I think he's right. I think Obama will veto any attempt to stop the automatic cuts, but not the makeup -- which means the whole thing was a political game all along.

AMANPOUR: And you also said that you think something can be done before the next elections. Beyond this, these automatic cuts, what do you think? I mean, is there any possibility of more compromise as the president has called for?

TOOMEY: You know, I think so. And I say that because I spoke with a number of Democratic senators who were not serving on the super committee, who thought that the plan that we put forward was very constructive, was reasonable. Senator Durbin didn't agree with the plan that I put on the table, that we Republicans put on the table, but he did suggest that it was a breakthrough. So I think there's a chance to work with some of the more moderate members of the Democratic caucus, who want to make progress, who realize how important this is.

So I'm cautiously optimistic. You know, in the very end, when we were unable to persuade our Democratic colleagues of virtually anything, we put on the table $644 billion of really noncontroversial spending cuts and revenue sources, things like user fees and asset sales. And even that package they rejected because it didn't have a huge tax increase on individual Americans. I don't think that view is shared by all of the Democratic senators. And so, I want to work with those who are more open-minded and really looking for a constructive opportunity to make a change.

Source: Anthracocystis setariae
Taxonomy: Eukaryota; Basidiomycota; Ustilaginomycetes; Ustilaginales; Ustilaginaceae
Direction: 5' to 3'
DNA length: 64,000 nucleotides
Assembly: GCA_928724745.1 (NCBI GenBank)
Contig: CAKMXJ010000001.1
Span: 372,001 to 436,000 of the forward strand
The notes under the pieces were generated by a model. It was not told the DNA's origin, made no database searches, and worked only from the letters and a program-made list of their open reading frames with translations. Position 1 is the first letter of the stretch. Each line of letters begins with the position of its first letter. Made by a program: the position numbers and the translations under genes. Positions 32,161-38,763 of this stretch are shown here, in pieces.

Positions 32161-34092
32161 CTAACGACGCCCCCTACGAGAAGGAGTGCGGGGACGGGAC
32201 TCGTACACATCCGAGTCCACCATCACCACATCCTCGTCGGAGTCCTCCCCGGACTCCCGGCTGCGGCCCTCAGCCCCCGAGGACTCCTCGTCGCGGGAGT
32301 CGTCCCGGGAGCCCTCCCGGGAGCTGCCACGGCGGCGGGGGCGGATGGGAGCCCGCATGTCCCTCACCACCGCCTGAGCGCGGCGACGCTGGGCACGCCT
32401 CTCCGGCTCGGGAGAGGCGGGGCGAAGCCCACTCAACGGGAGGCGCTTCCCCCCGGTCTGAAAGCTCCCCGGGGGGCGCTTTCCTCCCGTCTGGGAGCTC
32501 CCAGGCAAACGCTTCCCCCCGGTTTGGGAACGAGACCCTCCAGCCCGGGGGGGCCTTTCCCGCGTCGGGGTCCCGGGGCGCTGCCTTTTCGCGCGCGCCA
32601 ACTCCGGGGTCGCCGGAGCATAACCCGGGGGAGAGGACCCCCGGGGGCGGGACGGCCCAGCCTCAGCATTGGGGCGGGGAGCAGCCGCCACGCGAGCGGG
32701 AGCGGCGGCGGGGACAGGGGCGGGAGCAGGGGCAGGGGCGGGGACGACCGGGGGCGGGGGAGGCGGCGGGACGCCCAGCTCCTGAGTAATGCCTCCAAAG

AMANPOUR: Obviously, there was some movement on the whole revenue issue, but the administration said, sources are saying, that what happened, you know, $300 billion over the next ten years doesn't even meet sort of a low bar in this regard and they call it regressive. But I do want to ask you this. There are two issues that do have to be dealt with, that are expiring, and those are the tax -- the extending the payroll tax cuts and the unemployment insurance, which is set to expire. Will they be extended? Will you support that?

TOOMEY: You know, we'll take that up, and I think probably some package of that with other features might very well pass. But let me go back to the tax policy. First of all, let's be clear, the problem that's creating this deficit is not a revenue problem. With this very current tax code that we have now, with all its flaws but with current rates, as recently as 2007, we had a budget that was virtually balanced. A deficit of only 1.2 percent of GDP.

What's happened in the meantime is this staggering explosion in spending, increasing in elegibility for entitlements, creation of whole new entitlement programs. And that's what's got to change. And that's what I was hoping the super committee could address, some long-term reforms to bend the curves, put us on a sustainable fiscal path, and still have strong economic growth by avoiding some kind of massive tax increase. Obviously, we were unable to get there, because we come at this from very different perspectives. But I'm not going to give up our work on this.

AMANPOUR: All right, we'll be watching. Senator Toomey, thank you very much indeed for joining us.